On my last show, I was hanging out in chat, as I often do– typing to listeners, taking requests, fielding questions, creating an additional dimension of participation for the show. Having convinced one chatter to browse over to the show’s website and actually check out the show, I was amused at his comment: “Sorry, it’s nothing but static.”
Obviously, this wasn’t the case, or this would be a rather pointless blog entry. What this fellow was hearing (and probably for the first time) was noise art. Specifically, Toshiji Mikawa, but that’s not terribly important right now. So while I got a little giggle out of his reaction, I was also troubled– “how quickly we can stop ourselves from hearing!” I wondered.
Now, I’m fully aware that noise isn’t everyone’s cup of tea. That’s fine. What bothers me is that people have allowed themselves to be conditioned to such a point that they are unable to perceive alternate forms of music. It’s not too much of a stretch to make the hypothesis that this person wouldn’t be able to perceive the music surrounding us in the natural world either.I didn’t have time to really analyze this situation as much as I would have liked, but certainly, a number of questions came to my mind. At what aural boundary might have this listener perceived the sounds to be musical? (Considering that the simple cues of it being on a radio broadcast, and being urged to listen by the DJ himself were not enough, my suspicion is that the cues would have had to be much greater!) Would increased listening time been more helpful, or would the sounds themselves need to have been altered?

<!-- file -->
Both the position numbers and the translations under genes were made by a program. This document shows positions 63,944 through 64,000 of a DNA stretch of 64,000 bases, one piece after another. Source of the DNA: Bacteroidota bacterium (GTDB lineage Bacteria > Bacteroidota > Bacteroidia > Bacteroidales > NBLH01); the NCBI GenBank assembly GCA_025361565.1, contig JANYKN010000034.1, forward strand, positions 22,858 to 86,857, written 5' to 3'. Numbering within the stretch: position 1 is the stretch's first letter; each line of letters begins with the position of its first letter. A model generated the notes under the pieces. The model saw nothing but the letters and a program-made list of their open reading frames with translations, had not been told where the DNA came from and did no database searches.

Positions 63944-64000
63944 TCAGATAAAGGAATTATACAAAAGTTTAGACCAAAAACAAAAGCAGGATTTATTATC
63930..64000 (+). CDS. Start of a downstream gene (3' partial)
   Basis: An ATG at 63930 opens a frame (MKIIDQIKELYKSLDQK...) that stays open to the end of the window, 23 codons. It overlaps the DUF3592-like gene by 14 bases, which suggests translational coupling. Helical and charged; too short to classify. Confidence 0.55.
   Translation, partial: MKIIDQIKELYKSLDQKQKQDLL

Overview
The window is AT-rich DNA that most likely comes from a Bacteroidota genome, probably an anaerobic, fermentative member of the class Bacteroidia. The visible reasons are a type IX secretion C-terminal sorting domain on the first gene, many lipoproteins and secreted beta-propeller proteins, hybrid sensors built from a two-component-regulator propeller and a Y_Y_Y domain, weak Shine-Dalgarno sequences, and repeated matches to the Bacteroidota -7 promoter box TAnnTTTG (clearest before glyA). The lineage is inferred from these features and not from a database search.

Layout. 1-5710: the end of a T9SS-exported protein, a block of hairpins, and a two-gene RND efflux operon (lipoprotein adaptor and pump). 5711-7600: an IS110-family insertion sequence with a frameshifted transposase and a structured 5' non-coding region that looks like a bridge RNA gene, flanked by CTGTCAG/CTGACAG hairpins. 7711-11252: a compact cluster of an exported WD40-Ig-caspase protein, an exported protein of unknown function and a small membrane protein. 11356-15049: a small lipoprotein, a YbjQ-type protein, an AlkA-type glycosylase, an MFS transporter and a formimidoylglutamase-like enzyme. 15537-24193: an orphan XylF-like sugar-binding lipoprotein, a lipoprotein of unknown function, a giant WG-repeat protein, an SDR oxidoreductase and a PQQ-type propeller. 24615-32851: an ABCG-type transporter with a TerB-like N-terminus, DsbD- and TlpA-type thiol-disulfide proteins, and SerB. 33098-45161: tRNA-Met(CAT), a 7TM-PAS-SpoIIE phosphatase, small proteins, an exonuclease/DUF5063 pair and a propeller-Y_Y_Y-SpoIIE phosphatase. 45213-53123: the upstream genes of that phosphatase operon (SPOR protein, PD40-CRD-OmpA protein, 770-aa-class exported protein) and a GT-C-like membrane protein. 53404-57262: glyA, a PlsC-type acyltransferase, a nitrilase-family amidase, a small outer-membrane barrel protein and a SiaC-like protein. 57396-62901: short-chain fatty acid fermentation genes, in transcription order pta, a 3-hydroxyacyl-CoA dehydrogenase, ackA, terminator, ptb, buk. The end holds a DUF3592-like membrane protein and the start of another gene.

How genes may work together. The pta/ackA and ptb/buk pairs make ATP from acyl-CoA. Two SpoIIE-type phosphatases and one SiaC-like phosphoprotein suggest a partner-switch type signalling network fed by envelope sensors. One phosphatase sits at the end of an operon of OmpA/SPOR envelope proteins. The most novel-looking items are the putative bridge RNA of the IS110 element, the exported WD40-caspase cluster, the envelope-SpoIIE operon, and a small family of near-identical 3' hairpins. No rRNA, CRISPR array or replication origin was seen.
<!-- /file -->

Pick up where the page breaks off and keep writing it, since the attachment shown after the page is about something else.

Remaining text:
Might it have been possible to broadcast a sound so foreign it could not be heard at all?
Of course, this is the sort of extreme area of thinking that attracts me the most. For a long time, I’ve tried to find or create sounds that have no “history,” no basis in the musical past. Sounds that are not as much divorced from music, as much as they should not be yet. They’re my Lovecraft sounds, things I can’t describe without a rush of adjectives, and I enjoy hunting after them. But this… a sound that can’t be heard! Amazing!
This also brings me to one of the most fascinating aspects of noise art: Noise isn’t a place, it’s a boundary. I believe it is quite possibly the only musical genre definable by individual listeners where a single track can truly BE or NOT BE noise… so its no longer the finite sounds themselves, but the threshold and needs of the listener. In this way, noise is a very complex art form that can easily develop into serious levels of thought and question. There are the basics– If “noise” is something unwanted, does it become “music” only by virtue of it being listened to with a critical ear? Am I then “chasing” something that will constantly elude me? What is the role of a message in noise?
And the deeper questions– What is the significance of our “self” in relation to noise? Is noise art asking us to expand our ability to grasp the monolithic nature of these sounds, or abandon our will to its absurdity?
Again, is it possible to make a noise so great that it can’t be heard?